If consumers have access to information about the potential dangers of BOTH types of milk products (local, sustainable, organic raw milk vs. factory-farmed pasteurized milk), why can’t they choose which product they want? Consumers can choose to smoke cigarettes or drink alcohol. Most people with a double-digit IQ know that those are unequivocally unhealthy choices, but no one is trying to ban everyone from making those choices. Instead there are warning labels. And raw milk isn’t an unequivocally unhealthy choice- many argue (and I agree) that it can be a very healthy choice for most people.

    In the case of raw milk, there is much good to also be weighed on the scale. Some people have found that while factory-farmed milk creates G-I problems for them, raw milk does not have any negative side effects. Also, there are some consumers who prefer to avoid the antibiotics and growth hormones present in factory-farmed milk. Studies also suggest that raw milk can help prevent allergies and is still drinkable for people with lactose intolerance.

    Pasteurization mandates, introduced after the invention of pasteurization, were used by large-scale farms to push small-scale, local farms out of business. http://www.sustainabletable.org/issues/dairy/ It seems that this tradition is continuing today.

    Here is the argument for raw milk, along with information about the thousands of people sickened by pasteurized milk:
    http://www.naturalnews.com/027111_raw_milk_health_food.html

    What’s this debunking you refer to? Was it done by entities controlled or funded by corporate farms, i.e. Big Ag? As we know, the FDA and USDA are stacked with pro-corporate employees, and any cause supported only by small, family farmers or organic farmers will not carry much political weight.

    I have yet to meet a small, organic farmer who will argue against raw milk. As a matter of fact, most of them feed it to their families.

  3. Like I said, we just went through this in Minnesota, where a whole bunch of people got sick. Every scientist that came on Minnesota Public Radio, as well as the Minnesota Department of Health, said the the claims of raw milk benefits were anecdotal and have not been substantiated by science. On the other hand, it’s scientifically proven that pasteurization removes pathogens and E. coli.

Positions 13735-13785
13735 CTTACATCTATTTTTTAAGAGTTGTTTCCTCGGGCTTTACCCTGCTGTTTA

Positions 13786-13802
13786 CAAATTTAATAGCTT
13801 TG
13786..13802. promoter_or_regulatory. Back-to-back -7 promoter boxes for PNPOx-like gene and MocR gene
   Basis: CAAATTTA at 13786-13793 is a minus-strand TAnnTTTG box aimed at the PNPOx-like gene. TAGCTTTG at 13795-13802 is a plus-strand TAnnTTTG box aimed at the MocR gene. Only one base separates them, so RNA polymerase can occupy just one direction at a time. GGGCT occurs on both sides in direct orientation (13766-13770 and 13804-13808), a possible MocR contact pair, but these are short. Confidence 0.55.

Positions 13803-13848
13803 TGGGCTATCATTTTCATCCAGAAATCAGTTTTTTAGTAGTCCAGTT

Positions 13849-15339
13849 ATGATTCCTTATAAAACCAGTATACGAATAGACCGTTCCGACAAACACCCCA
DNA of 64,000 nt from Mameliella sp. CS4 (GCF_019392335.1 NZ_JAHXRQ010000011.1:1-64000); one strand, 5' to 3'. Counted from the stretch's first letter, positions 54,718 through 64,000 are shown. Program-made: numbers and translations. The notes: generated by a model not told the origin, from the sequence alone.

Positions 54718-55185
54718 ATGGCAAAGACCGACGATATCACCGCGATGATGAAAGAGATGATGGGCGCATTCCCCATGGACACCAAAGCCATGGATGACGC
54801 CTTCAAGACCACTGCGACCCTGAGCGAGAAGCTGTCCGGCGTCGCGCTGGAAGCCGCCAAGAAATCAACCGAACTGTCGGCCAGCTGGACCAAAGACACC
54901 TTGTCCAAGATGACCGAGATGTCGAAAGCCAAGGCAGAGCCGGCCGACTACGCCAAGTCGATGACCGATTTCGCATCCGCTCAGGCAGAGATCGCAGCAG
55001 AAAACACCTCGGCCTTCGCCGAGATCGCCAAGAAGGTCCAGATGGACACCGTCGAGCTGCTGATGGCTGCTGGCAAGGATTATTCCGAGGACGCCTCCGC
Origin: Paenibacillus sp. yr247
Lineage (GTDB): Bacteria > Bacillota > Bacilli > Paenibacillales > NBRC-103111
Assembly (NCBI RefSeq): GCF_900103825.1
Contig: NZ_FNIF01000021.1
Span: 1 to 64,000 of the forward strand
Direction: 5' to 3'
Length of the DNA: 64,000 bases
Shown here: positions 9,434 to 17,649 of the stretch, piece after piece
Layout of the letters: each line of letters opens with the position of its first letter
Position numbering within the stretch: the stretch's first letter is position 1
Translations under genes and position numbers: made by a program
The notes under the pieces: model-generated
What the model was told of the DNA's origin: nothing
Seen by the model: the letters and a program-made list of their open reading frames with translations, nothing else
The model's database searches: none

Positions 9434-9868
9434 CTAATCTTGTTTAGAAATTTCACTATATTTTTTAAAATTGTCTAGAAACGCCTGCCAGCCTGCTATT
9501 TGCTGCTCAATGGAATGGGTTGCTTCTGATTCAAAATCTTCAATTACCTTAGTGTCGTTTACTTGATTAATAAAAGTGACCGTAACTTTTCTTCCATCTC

The debunking I’m referring to is science, but thanks for your presumption.
    Scientific studies: http://www.realrawmilkfacts.com/

    Of course small, organic farmers are going to sell raw milk when they can profit $10/gallon. Big Ag. isn’t whose arguing for pasteurization, anyway, it’s health officials.

  4. “The debunking I’m referring to is science…”

    Hilarious. Science has proved the sun revolved around the earth. Then science also proved the opposite. Science changes. It’s a good way to learn about the world, but certainly not infallible, nor monolithic (e.g. “Science says this or that…”).

    Minnesotan scientists may be unfamiliar with the benefits of raw milk, but even the website you linked to above lists out benefits. The product has potential risks as well as demonstrable benefits. So can people get a warning label or something and just purchase the milk based on free and informed choice?

    “Of course small, organic farmers are going to sell raw milk when they can profit $10/gallon.”
    Yes, those family farmers just rake it in selling all of that white gold. That’s why family farmers are so rich and have such political clout. You show me a family farm that makes $10 of profit off each gallon of milk, and I’ll show you my wooden nickel collection.

    Take another gander at the LA Times article… it seems you missed the part about Big Ag leaning on the FDA/USDA for greater enforcement against raw milk, i.e. mandatory pasteurization. Which is strange, because I deliberately quoted it in my post.

    What are you arguing for? A raw milk ban? Or do we agree that raw milk should be available to consumers, as well as information about risks & benefits? That seems pretty reasonable to me.